The data may be there but how can users, be sure that the data they find is accurate, current, and complete and Shivani was talking a lot about that earlier. How can organization. Ensure that data is only accessible to the right people for the right reasons. And that data or access to the data is retired and removed when appropriate. To enable our business teams to source understand and use data. We need to deliver a complete end to end solution which provides self service access to data in hours or days, not weeks or months. And along the way we need to apply that right size governance to ensure that business decisions are made with confidence in the underlying data.
And our focus needs to shift to understanding where the needed data reside. What it means how it relates to other data where it originated its level of quality, and we need to accomplish that while the data arrives to ever accelerating rate, increasing in volume and spread out among even more applications. But really, let’s focus on how is that data going to be used and Wayne was talking earlier about some of the data science aspects. And I think that’s really a critical key, as we move forward to figuring out the real time, access to that and what users are going to do with it.
[Eric Kavanagh] Yeah, right, and you know it’s interesting I think Zaloni you’re one of a handful of companies that is really focused on this data layer and just to kind of explain things for our audience out there. I think everybody knows what a database is and the traditional architecture of some solutions and applications, you’d have the database layer you’d have your application layer, maybe you have some, some interface on top like a special GUI graphical user interface for example, but traditional databases are simply not up to snuff when it comes to big data that’s why you had companies like Facebook and others invent their own basically they rolled their own databases and then of course we had to do some reverse engineering to deal with issues that came as part of that process but the point is that this whole concept of a Data Fabric is now very mature and with good reason, kind of, to your point, Matthew because you if you’re going to leverage the full power of your information assets you need to have this foundation, this data fabric to fuel, whatever the industry needs might be right.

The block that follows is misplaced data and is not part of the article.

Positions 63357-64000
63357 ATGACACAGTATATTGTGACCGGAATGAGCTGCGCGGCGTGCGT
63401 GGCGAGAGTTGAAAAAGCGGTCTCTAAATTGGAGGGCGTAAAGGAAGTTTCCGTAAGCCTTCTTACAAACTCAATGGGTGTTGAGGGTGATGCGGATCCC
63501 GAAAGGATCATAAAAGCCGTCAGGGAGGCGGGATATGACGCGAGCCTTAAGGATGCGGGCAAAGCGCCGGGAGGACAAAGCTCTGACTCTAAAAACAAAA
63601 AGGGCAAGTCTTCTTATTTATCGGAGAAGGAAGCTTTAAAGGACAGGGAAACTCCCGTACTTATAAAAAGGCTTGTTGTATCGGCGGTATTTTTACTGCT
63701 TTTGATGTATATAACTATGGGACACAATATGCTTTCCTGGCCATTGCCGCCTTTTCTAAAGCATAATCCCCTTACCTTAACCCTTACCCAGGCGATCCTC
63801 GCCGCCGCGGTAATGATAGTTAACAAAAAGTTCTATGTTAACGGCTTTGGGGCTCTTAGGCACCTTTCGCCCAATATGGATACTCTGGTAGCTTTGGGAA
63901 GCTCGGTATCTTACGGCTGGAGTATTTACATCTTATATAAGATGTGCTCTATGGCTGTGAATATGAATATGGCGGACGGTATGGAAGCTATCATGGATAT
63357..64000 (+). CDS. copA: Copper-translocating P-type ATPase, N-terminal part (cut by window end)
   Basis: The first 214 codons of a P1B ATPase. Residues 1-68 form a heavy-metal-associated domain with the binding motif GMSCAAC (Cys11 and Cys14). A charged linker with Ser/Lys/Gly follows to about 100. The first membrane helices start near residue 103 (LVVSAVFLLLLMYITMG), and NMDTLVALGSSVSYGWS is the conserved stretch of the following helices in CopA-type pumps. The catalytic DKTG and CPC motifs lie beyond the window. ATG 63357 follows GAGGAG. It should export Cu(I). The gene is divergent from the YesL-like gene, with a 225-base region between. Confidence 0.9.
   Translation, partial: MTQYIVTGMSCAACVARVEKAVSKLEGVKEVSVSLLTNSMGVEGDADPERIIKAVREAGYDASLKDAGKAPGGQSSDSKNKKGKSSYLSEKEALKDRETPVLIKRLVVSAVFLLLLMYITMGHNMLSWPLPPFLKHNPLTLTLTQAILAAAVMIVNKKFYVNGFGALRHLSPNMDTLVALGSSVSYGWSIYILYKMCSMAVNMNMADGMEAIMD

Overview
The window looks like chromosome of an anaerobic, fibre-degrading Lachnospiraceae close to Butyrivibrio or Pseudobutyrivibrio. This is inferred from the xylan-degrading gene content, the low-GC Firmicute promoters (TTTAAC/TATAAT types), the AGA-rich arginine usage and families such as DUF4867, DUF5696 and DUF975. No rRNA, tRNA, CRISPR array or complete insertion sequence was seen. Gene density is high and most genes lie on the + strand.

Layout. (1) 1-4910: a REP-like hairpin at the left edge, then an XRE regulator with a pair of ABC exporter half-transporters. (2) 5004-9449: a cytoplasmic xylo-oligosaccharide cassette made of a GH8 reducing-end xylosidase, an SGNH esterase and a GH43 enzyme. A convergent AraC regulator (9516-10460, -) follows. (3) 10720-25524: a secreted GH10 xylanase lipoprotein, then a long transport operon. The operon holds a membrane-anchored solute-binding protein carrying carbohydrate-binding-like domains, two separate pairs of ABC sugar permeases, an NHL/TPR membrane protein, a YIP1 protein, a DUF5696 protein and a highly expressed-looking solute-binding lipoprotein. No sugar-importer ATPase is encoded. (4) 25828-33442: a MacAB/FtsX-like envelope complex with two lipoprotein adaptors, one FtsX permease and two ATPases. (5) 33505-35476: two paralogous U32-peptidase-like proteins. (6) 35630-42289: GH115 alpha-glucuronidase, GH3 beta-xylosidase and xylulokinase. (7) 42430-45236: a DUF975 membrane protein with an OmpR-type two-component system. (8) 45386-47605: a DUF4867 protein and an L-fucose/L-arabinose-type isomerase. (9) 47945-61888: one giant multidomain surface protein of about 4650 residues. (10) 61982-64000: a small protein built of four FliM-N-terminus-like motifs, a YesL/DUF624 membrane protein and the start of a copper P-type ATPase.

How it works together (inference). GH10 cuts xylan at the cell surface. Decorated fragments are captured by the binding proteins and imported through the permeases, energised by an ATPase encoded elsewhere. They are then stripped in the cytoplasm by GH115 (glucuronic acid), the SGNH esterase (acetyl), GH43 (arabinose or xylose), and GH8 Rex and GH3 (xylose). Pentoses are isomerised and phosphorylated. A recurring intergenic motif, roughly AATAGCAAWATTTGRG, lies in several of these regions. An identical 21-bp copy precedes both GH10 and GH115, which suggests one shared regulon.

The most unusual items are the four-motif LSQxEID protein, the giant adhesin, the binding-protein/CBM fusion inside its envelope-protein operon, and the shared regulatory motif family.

[Matthew Monahan] That’s absolutely right, you know, just a few years ago the end of the data pipeline, as it was often called was refined data at rest, right these massive databases whether they were a data warehouse or data lake, they could do massive processing of massive amounts of data, it was still fundamentally data at rest. And as we’re starting to see you know you can for science we talked about the piece of diet. It’s extremely exciting to see the results. But the reality is that takes years and years to get there right we’re building these models we’re analyzing data, but the the use cases today are really starting to revolve around real time. So it’s interesting to analyze the data and know what types of data for example in medical imaging might be there. But what you really want to know is I’m taking an X ray now I want to know what the results of that X ray are now right and the same can be true for business situations as well. So let’s take a look at an e commerce site. When a user arrives at that site. They want, not only the recommendation. But they want to really feel like the offers that are being presented to them, are relevant to them, not them five years ago, not been five days ago, maybe not even five minutes ago. And that’s where and one of the things that we’ve really focused on it Saloni is this concept of an active data hub. Right, so it’s not just about moving data from point A to point B, but it’s how your users are going to make use of the data so when a user says, I need to get access to the data, what they really mean is I have this business challenge when someone comes to my website. When a patient walks in the door. How do I interact with them in a way that encapsulates everything I could possibly know about them in real time. So we’re taking a look at the end of that data pipeline now is a business decision, it’s a real time business decision, not just data at rest. And so the the ability for us in the vision that I think we have, as we move forward in the data management space. Is that ability to give users that self service access to the data to get it out exactly where they need it with the tool, not just data, but data flows tools in a sandbox environment where they can cross it, whether it’s in a Jupiter notebooks or Python and R, whatever it is the tools that they’re using. And it may still be Excel, it may still be Tableau MicroStrategy, but whatever those tools are the users want that with the data, and they want it.